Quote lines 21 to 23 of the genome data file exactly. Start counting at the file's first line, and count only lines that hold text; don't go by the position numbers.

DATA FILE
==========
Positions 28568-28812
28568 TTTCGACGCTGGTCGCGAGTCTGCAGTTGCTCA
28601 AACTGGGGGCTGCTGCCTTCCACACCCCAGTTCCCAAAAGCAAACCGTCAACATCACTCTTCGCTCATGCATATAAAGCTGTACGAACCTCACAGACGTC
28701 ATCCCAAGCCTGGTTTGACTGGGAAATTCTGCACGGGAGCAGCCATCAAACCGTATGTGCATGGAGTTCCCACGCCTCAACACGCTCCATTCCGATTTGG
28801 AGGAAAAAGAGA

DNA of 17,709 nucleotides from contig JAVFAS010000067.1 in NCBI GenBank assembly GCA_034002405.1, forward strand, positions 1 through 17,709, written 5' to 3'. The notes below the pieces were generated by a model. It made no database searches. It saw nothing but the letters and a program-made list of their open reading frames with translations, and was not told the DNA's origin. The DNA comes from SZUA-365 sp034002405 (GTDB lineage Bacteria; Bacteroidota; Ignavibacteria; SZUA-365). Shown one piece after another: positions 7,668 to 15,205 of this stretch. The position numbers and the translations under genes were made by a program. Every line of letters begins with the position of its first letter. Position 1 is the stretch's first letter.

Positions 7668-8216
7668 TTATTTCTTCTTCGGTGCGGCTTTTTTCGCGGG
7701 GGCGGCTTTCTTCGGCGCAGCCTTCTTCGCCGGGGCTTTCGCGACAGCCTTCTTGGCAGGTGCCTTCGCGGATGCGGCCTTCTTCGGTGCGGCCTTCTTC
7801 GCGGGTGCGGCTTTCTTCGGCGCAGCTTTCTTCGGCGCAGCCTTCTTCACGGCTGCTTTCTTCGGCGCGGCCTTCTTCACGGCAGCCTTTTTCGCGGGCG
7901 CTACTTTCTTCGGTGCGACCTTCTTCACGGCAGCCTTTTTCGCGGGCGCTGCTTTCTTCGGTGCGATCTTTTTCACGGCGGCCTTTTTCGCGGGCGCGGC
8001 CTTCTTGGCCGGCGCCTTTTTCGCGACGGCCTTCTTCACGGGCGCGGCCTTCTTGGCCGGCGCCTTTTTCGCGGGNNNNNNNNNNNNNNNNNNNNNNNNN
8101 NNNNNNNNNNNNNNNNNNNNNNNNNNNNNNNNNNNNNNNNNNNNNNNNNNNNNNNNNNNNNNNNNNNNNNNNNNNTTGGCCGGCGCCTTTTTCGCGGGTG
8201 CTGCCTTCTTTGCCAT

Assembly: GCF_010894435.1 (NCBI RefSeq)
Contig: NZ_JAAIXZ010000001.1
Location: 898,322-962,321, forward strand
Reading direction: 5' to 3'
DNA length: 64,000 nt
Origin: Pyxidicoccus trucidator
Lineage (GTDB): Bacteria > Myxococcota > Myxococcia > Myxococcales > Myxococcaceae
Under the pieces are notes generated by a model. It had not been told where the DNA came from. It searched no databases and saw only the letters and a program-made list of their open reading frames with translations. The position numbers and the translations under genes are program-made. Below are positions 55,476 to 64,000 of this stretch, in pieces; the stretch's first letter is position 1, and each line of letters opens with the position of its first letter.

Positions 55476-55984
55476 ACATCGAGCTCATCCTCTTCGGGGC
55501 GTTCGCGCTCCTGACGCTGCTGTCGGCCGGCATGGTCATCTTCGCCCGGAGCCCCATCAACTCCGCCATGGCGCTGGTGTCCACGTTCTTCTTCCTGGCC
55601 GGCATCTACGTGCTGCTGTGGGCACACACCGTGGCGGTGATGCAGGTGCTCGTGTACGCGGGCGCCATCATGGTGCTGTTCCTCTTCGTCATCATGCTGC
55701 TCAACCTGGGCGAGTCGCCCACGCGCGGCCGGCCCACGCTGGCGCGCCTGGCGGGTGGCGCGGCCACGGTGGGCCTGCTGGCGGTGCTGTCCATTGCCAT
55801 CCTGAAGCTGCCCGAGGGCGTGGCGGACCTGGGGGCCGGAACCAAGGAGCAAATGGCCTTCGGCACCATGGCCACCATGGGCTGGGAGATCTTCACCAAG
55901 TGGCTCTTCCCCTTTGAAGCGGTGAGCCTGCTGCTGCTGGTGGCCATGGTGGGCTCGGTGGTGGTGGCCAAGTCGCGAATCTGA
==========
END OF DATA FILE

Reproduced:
Lineage (GTDB): Bacteria > Myxococcota > Myxococcia > Myxococcales > Myxococcaceae
Under the pieces are notes generated by a model. It had not been told where the DNA came from. It searched no databases and saw only the letters and a program-made list of their open reading frames with translations. The position numbers and the translations under genes are program-made. Below are positions 55,476 to 64,000 of this stretch, in pieces; the stretch's first letter is position 1, and each line of letters opens with the position of its first letter.

Positions 55476-55984